Janine Smith

After birth – looking after you…

I saw this on social media yesterday and I love it, shared it and nicked it – I have received a few messages about it and there was an interesting thread on the original post which was a combination of agreement and a bit of criticism.

I speak to a lot of new mums and the overwhelming conversation is: “I wish I had rested more at the beginning”. Mumming is relentless because we are always on duty so to rest in the beginning is vital – when we are recovering from birth, resting, feeding and bonding with our baby.

Of course this isn’t prescriptive and it won’t be right for everyone but something that provokes conversation and encourages women to rest and for partners and families to support that rest can only be a good thing.

Rest afterwards can be about bedding in for a few days – being looked after and cared for so you can rest and sleep and cuddle your baby. And for the next few days it can be about pottering about – but rest, bonding and taking it easy still being the priority.

The main barrier to this is that women can feel useless and lazy if they are lazing around while other people cook and clean and take care of other siblings. As I say, it won’t be right for everyone but maybe it should be right for more of us, maybe it should be expected that women rest after giving birth and let other people do more.

You have just made another human and that is an incredible super-power and you might feel ok – even pretty brilliant and invincible – but if you have also laboured for days, you also need to rest and recover.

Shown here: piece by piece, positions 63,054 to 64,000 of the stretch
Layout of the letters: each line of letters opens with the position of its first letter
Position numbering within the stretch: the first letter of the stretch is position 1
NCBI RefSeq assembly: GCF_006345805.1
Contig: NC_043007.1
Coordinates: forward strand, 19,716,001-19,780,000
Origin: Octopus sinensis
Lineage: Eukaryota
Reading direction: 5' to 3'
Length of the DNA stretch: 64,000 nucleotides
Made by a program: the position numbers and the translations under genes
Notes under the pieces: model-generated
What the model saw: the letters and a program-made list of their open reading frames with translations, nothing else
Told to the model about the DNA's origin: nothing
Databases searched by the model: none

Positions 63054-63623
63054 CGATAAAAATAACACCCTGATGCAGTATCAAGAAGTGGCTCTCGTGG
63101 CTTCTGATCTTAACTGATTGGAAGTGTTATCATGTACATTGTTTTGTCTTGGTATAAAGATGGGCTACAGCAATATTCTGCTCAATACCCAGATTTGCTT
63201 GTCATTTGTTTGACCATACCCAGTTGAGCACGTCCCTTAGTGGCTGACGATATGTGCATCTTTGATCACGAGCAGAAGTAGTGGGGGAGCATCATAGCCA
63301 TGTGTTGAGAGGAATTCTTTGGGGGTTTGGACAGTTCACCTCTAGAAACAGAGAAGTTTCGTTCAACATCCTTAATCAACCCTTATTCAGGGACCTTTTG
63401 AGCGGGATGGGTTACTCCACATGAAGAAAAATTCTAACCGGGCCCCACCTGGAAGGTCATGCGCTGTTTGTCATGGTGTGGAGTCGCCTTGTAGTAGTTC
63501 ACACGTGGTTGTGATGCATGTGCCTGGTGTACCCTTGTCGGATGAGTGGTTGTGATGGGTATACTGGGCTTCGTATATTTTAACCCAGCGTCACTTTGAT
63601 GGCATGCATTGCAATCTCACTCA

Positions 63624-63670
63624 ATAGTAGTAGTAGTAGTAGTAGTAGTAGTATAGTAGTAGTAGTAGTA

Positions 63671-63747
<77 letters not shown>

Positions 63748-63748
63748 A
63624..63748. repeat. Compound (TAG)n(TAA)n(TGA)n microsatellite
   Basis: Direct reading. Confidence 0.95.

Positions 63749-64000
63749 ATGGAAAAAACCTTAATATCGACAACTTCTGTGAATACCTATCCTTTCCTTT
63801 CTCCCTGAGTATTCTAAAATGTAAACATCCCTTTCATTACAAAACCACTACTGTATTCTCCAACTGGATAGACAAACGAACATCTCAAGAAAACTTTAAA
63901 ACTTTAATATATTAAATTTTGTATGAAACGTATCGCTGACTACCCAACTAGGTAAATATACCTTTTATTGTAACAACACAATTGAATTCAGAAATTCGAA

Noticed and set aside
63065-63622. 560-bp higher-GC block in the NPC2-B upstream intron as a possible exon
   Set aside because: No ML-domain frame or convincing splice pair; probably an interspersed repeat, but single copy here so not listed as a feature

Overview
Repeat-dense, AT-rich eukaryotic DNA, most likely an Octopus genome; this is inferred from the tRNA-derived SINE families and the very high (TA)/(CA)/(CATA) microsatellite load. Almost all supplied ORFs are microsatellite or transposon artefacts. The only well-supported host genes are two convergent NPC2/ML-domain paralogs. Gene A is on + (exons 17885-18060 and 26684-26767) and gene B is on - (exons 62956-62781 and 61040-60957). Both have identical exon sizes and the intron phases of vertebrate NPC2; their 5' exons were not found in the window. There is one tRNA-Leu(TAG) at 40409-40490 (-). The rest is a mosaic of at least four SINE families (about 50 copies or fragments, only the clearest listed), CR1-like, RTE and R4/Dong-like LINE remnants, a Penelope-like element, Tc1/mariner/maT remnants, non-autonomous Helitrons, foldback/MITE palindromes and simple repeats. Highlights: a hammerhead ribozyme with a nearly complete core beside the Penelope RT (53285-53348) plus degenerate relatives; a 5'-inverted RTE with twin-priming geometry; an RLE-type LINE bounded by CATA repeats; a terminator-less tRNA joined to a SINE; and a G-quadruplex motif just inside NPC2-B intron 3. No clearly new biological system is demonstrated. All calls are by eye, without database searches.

Making rest a priority could also mean more skin-to-skin cuddles with your baby, which could be beneficial to both of you, as well as giving breastfeeding a boost, if that is what you are doing.

It can be helpful to set the pace and rest when you need to, there is nothing wrong with that. This is not about being weak, or not managing, it is about taking control of your recovery. And it’s not about total bedrest – it’s just about making the bed your focus rather than getting back to normal with housework and shopping.

  1. rest & sleep – your partner can do baby cuddling while you catch up
  2. drink plenty of water
  3. eat well and eat often
  4. potter but don’t over do it
  5. let other people look after you – if you are making tea for guests, stop


Prepare for rest…

To be able to rest properly afterwards, preparation in pregnancy can be vital…

Cook and shop so your freezer and cupboards are ready to provide drinks, meals and snacks.

If possible, enlist the help of family and friends, especially if you have other children.


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Janine | Birth, Baby & Family
A specialist in pregnancy, birth and early parenting


This entry was posted in: Janine Smith


An experienced specialist in pregnancy, birth & early parenting, I have worked with parents since 2002. I am based in the North East so I regularly work with parents from Newcastle, Northumberland, Gateshead and across North Tyneside. Face-to-face sessions will continue with North East parents but digital courses and online sessions means I can work with parents everywhere.